LOS ANGELES – As same-sex couples prepared to marry in California, the seven bishops of the Los Angeles Archdiocese reiterated that they “cannot approve of redefining marriage” as anything but the union of “a man and a woman in a committed relationship.”
The brief statement signed by Cardinal Roger M. Mahony and his six auxiliary bishops was issued hours before California counties were to begin issuing marriage licenses to same-sex couples under a ruling of the California Supreme Court. The court ordered the ruling to become final June 16 at 5 p.m.
Condemning “all forms of violence, scorn and hatred – whether subtle or overt – against men and women who are homosexual,” the bishops said some of the benefits sought by same-sex couples “can already be obtained without regard to marital status.”
Among those they cited were joint property ownership and designation as a beneficiary in a will or as a health care decision-maker for a person who is declared incompetent.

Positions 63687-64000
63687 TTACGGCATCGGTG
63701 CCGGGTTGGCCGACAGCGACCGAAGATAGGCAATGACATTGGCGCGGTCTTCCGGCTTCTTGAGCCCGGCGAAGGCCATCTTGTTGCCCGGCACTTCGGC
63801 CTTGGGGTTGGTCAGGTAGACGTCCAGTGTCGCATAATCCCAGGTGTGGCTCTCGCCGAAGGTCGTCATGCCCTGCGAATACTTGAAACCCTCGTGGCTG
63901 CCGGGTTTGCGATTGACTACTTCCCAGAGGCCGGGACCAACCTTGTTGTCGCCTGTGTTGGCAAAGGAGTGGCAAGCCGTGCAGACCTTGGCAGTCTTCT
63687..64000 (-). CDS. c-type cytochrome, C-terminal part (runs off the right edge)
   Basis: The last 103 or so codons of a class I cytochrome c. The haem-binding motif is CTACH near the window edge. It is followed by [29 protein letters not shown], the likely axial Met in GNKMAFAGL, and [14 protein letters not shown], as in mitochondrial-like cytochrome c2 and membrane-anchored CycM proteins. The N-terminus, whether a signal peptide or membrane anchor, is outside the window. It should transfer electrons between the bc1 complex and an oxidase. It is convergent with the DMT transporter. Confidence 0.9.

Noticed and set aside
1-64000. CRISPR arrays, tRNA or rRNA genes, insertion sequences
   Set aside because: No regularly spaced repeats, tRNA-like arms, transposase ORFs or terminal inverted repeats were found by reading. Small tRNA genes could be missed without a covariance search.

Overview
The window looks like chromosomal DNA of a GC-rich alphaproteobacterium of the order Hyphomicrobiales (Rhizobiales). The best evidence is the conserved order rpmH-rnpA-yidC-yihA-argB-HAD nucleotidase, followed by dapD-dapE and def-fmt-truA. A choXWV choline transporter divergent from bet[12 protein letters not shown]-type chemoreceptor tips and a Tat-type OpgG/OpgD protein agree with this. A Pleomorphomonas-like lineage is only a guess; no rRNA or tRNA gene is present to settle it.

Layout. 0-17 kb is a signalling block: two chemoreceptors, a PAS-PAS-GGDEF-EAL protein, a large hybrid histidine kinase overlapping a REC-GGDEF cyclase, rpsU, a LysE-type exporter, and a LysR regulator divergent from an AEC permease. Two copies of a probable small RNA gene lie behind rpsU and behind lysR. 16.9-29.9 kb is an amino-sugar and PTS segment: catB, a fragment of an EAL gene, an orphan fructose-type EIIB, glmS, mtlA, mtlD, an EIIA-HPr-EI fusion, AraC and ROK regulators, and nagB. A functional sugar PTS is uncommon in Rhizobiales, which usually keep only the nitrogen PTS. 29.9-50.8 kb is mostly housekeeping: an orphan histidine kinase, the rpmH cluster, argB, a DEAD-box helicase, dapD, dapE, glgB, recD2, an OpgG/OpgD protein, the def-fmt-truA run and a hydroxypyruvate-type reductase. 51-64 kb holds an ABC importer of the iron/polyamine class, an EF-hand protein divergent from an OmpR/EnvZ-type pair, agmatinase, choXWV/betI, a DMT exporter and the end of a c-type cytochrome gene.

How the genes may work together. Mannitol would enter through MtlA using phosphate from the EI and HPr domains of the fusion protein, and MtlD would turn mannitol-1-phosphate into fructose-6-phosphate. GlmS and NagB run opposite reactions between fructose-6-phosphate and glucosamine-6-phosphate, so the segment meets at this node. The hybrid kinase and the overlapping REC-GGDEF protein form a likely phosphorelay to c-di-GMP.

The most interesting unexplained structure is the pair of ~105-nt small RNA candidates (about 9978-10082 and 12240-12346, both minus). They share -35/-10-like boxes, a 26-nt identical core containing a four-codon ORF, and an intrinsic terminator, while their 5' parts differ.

“Other desired benefits such as sharing in a partner’s health insurance could be made available without the drastic step of a cultural or legal redefinition of marriage,” the bishops added.
The statement quoted from the Catechism of the Catholic Church and documents of the U.S. Conference of Catholic Bishops.
“When marriage is redefined so as to make other relationships equivalent to it, the institution of marriage is devalued and further weakened,” they said, quoting the U.S. bishops’ 2006 document, “Ministry to Persons With a Homosexual Inclination: Guidelines for Pastoral Care.”
A measure on the California ballot this November would amend the state constitution to define marriage as a union between a man and a woman. Twenty-six states have constitutional amendments or similar prohibitions on same-sex marriage.
The bishops’ statement did not comment on the initiative but concluded, “Let us strengthen our resolve to respect the dignity of each human being and to protect the sanctity of marriage, asking God’s guidance in our efforts to promote the common good central to a free and democratic society.”
In addition to Cardinal Mahony it was signed by Auxiliary Bishops Thomas J. Curry, Gabino Zavala, Gerald E. Wilkerson, Edward W. Clark, Alexander Salazar and Oscar A. Solis.